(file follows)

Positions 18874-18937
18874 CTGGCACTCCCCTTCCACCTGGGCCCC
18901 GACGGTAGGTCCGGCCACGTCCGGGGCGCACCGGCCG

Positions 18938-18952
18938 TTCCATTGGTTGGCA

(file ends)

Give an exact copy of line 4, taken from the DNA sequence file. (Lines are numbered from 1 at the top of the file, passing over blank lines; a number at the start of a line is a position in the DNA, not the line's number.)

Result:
Positions 18938-18952